Barclays, HSBC Threats to Quit London Recede With Breakup Risk
Barclays Plc, Standard Chartered Plc and HSBC Holdings Plc, three of Britain’s biggest lenders, are toning down threats they made last year to leave London as pressure to break up commercial and investment banking eases.
Barclays Chief Executive Officer Robert Diamond told U.K. lawmakers last month that London remains the “premier financial center in the world.” HSBC Chairman Douglas Flint listed its advantages over rivals. Mike Rees, Standard Chartered’s head of corporate banking, praised the city’s “great neutrality.” Five months ago, the three banks warned that any attempt by the U.K. to force their breakup risked triggering an exodus.
The change in tone was prompted by the U.K.’s Independent Commission on Banking, which was asked by the government to consider splitting bank’s consumer and investment units. John Vickers, the commission’s Chairman, said in a Jan. 22 speech he wouldn’t recommend a breakup. Six days later, Prime Minister David Cameron said the U.K. shouldn’t take “revenge” on the banks and pledged a more “balanced” approach on bonuses.
“The mood music has definitely changed and become more conciliatory in recent weeks,” said Ian Gordon, a banking analyst at Exane BNP Paribas in London. “The shift in tone suggests we’re getting past the greatest excesses of the brinkmanship and moving towards the end game.”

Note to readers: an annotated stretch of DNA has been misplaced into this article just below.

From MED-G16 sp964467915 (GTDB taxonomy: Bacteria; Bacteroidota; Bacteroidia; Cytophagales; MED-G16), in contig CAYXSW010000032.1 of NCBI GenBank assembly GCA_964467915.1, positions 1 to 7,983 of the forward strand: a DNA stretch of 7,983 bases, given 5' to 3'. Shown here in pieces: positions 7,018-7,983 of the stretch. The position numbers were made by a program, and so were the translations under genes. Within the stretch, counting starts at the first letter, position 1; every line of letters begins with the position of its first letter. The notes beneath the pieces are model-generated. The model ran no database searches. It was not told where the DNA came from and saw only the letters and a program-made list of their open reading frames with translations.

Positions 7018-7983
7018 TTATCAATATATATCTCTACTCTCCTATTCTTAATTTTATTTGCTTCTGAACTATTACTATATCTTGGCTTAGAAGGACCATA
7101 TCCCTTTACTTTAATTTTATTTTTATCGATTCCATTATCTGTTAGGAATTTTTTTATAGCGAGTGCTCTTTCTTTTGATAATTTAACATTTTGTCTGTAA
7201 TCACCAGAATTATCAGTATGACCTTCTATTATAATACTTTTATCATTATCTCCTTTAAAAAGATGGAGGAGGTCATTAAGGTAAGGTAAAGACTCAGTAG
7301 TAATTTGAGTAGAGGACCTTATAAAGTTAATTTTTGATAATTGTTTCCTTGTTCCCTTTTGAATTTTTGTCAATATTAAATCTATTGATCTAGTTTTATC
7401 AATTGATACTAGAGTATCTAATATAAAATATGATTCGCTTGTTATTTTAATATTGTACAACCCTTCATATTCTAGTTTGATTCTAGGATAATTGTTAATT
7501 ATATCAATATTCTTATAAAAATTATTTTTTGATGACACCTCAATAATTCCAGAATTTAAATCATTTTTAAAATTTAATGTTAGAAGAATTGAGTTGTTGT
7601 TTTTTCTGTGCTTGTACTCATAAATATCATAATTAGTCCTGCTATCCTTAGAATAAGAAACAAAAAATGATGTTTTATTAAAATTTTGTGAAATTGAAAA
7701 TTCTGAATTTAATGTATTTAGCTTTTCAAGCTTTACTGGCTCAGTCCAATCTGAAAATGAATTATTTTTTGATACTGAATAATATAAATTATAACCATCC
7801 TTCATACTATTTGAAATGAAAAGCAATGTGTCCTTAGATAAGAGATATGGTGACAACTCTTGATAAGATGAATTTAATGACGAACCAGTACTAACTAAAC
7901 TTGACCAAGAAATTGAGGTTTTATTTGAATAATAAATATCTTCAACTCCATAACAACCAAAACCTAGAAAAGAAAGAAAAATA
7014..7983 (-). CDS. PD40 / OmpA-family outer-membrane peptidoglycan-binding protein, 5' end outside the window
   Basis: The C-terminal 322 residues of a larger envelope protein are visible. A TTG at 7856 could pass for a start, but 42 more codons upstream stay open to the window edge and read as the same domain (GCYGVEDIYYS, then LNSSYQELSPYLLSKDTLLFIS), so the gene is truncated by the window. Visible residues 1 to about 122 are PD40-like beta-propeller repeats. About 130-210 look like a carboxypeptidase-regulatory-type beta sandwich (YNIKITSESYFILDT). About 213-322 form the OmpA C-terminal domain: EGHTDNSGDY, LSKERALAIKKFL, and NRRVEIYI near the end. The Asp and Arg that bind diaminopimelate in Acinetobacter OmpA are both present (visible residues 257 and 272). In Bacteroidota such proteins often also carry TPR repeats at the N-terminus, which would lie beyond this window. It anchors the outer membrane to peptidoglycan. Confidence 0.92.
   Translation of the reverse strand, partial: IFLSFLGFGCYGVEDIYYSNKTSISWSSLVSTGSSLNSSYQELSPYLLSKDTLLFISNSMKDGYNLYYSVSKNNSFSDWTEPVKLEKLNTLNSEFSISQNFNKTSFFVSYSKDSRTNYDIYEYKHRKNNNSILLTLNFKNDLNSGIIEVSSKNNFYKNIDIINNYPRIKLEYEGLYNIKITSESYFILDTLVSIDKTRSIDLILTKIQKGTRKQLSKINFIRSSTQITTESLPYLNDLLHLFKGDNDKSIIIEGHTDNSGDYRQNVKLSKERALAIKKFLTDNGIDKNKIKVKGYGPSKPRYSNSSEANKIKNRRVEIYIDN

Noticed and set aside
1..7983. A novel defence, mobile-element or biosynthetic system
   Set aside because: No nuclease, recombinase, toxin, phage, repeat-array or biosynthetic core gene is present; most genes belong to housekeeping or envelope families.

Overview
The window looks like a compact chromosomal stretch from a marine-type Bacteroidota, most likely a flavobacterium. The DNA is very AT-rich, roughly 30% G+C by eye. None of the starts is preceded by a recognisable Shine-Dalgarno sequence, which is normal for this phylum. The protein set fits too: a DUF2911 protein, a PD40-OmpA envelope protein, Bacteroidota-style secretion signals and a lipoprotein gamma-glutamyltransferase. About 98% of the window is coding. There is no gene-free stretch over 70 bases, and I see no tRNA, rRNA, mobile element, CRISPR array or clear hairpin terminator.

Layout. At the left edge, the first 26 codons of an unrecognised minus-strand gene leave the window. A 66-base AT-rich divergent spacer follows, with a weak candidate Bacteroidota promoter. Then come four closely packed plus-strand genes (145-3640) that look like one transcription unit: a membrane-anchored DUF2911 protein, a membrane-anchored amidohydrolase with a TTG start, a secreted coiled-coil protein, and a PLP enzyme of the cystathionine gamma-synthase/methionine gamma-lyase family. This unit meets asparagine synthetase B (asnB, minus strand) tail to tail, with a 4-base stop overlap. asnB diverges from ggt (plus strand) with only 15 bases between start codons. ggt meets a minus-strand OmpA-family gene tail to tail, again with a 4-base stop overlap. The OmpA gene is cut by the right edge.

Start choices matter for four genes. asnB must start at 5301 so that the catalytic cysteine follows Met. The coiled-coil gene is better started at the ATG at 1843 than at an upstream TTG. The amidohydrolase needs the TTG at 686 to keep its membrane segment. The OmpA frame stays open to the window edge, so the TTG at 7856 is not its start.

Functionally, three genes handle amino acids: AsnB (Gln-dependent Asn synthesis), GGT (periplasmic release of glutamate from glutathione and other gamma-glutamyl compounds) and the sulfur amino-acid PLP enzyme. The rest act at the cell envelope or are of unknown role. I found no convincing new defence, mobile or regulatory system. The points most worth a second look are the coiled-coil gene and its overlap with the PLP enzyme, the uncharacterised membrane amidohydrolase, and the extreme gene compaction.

HSBC, Europe’s biggest bank, and Standard Chartered make a majority of pretax profit outside the U.K. Barclays earned two thirds of its first-half profit in 2010 from its investment banking unit, which includes the former North American unit of Lehman Brothers Holdings Inc. The U.K. government is the biggest shareholder in Royal Bank of Scotland Group Plc and Lloyds Banking Group Plc, the country’s two remaining top-five banks.
The tax and regulatory complexities of moving, coupled with the challenge of choosing a new base without offending other cities and governments makes it very difficult to move a bank’s headquarters, Standard Chartered’s Rees, 54, said in an interview at the World Economic Forum in Davos, Switzerland.
“You can’t just uplift a company on a whim, that’s a huge thing to do,” Rees said. “Think of the destruction you put through your shareholding. Think of the disruption from a management point of view.”
A move elsewhere would also spark adverse reactions from the losers, Rees said.
Still, the banks feel “real frustration” that the “significant reforms of the past few years are seldom recognized in public debate,” the British Bankers’ Association, the industry’s largest lobby group, said last month.
Britain’s Financial Services Authority in December approved new rules agreed by European Union regulators that restrict guaranteed bonuses and up-front cash payments for banks’ proprietary traders and broker-dealers. The rules mean bankers will receive about 25 percent of their bonuses in cash immediately, with the rest deferred or held in shares for a minimum of three years.
The Labour government also imposed a one-time levy on banker bonuses to help plug a record budget deficit after taxpayers propped up the financial system with more than 1 trillion pounds ($1.6 trillion) of assistance since 2008.
The coalition government, which took office in May, followed with a levy on bank balance sheets designed to raise 2.5 billion pounds annually. It also appointed Vickers, an Oxford University professor and former Bank of England economist, to investigate ways to increase competition in the industry. The five-member inquiry will report in September.